Monday, March 14, 2016

Podcast: Searching for Spadino

Even though Spadino's actions were described in the newspapers of the day, no one's talking about what he did any more, because the French and Italian governments (who jointly administer the tunnel) have decided keeping the investigation into the fire open, and the gag orders in place, is safer than placing blame anywhere.

A monument on the French side, listing victims of the fire.
Michele Troppiano was the tunnel's administrator at the time I researched this story.
Photos were forbidden, but I snapped this one anyway.
The Italian portal. 

Local cafe. Scooters outnumber motorcycles in Aosta, obviously.

Funeral. I think that's the Italian Prime Minister in the car. Not sure.
Sign pointing me to the high-mountain cemetery where Spadino is buried.
All Saint's Day, Aosta.
The plaque that Italian bikers placed at the Italian portal, the year after the fire.
From the newspaper. Eva kept it.
Her only snapshot of Spadino.
Following the flow of pedestrians and cyclists to the Aosta cemetery.
Spadino lived in this building for a while.
Perhaps the most-underrated motorcycle of the early 'Naughties. If you find a good one for sale used, please contact me. Seriously.
Spadino's friend Mauro has heard plenty, from co-workers who were in contact with Spadino for an hour after the fire broke out. But he'd be fired and face criminal charges if he told me what he knows.
No translation needed.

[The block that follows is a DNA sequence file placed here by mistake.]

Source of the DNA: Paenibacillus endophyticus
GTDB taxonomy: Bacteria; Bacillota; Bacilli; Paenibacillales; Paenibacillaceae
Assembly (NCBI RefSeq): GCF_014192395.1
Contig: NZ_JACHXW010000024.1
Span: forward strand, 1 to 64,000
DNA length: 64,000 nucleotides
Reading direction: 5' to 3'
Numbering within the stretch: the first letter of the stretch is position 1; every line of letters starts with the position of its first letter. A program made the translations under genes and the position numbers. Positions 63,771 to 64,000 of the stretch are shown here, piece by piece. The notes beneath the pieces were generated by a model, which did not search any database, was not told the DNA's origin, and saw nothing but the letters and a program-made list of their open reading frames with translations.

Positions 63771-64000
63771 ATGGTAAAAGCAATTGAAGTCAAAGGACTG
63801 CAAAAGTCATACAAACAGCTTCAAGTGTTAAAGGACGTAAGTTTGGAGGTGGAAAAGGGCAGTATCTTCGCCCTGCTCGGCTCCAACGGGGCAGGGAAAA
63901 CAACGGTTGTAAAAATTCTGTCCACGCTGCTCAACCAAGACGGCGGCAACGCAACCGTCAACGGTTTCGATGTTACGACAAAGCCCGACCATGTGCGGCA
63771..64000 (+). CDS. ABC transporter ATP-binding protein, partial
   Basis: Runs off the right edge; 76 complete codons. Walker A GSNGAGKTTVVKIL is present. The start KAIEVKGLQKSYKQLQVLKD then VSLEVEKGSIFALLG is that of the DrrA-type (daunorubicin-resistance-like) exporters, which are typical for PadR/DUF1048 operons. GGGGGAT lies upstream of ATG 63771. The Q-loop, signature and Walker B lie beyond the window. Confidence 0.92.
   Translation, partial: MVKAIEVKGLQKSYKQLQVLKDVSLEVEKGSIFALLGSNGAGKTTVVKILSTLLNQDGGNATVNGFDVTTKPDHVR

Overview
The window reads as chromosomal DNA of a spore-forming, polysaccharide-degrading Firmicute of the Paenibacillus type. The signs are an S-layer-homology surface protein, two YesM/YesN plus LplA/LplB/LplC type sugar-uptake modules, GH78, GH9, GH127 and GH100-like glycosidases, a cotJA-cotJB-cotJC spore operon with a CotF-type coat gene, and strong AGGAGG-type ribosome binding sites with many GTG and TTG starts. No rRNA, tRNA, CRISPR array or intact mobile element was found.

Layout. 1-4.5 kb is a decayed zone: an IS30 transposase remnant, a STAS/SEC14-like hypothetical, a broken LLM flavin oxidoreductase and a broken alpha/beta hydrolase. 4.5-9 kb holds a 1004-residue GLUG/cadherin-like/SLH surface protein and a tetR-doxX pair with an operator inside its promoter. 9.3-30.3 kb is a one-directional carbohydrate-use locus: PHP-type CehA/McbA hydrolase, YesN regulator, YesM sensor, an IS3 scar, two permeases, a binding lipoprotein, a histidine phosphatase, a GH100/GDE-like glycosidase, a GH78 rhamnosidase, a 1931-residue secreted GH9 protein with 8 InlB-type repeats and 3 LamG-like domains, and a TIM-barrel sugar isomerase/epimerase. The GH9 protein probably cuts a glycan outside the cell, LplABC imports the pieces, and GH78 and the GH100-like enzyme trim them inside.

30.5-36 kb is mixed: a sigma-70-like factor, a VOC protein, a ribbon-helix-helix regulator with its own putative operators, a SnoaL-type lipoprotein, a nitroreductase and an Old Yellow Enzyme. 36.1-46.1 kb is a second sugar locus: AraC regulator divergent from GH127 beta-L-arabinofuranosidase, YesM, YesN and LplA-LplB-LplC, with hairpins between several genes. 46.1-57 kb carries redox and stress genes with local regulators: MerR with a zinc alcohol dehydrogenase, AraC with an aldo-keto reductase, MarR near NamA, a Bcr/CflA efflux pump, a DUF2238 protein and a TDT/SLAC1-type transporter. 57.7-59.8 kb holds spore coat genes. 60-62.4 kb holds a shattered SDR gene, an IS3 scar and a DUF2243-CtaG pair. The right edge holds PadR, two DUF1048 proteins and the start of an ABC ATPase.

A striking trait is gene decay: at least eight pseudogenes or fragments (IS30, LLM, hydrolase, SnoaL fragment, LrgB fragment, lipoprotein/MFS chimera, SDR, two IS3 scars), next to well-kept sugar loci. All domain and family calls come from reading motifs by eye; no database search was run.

It was the ultimate bike for the job. And, as you can see, it didn't rain all the time.
Yes, there's a HOG chapter in Aosta. One of their members was a truck driver who died in the fire.
Writer's life.
You'd be surprised how well this works. Though I suppose now, I'd use a translation app.
She rented this garden plot to Spadino. He brought his friend Eva fresh vegetables. 
Ironically, the only photo they had for this purpose was his wedding photo. 
Losing hope.

By the time I was researching this story, the Tunnel had switched from BMW K75 motorcycles to these C1 scooters. They don't carry passengers, as configured. But Spadino would have found a way.
Cemetery in Aosta.
I noticed this tiny button on one of these guys (below). That was the lead that led to the whole story unfolding. Motorcycle -riding Carabinieri (state police) also bent the rules to leak the info I needed to find Spadino's sister.

"Be ready, for the hour of your death is unknown". Indeed.
If you're called upon in that hour, what kind of man will you be? 
Spadino's final resting place is only a few miles from the Tunnel.
Italy's highest honor for civilian bravery.
Writer's life.
Eva told me, he was "brave" — which really just means, "a great guy" in Italian. But it was a good choice of words.
Warm wet boots and gloves are better than cold wet boots and gloves.
Ridden hard and put away wet. I got the bike back to Bologna, and got on the train to Milan, just in time to get home (which, that year, was Paris.)
By the time I rode through the tunnel, to get to Chamonix and read the French newspaper accounts of the fire, I'd already alienated the Italian tunnel administrator. So, I didn't dare break the rules and stop in the tunnel for a photo. I took this by pulling my Nikon out of the tank bag one-handed, and snapping it en route. In the middle of the tunnel, surrounded by a mile of rock in all directions, it's always about 55 degrees Fahrenheit. That's why Spadino was able to patrol on his K75 all winter.
A version of Searching for Spadino was recently printed in Iron & Air, with terrific illustrations by Ryan Quickfall. 

Want to read dozens more stories like this? Buy a copy of On Motorcycles: The Best of Backmarker


  1. Here is one for you

  2. Once again, your words remind us that on occasion we are graced with the best of humanity.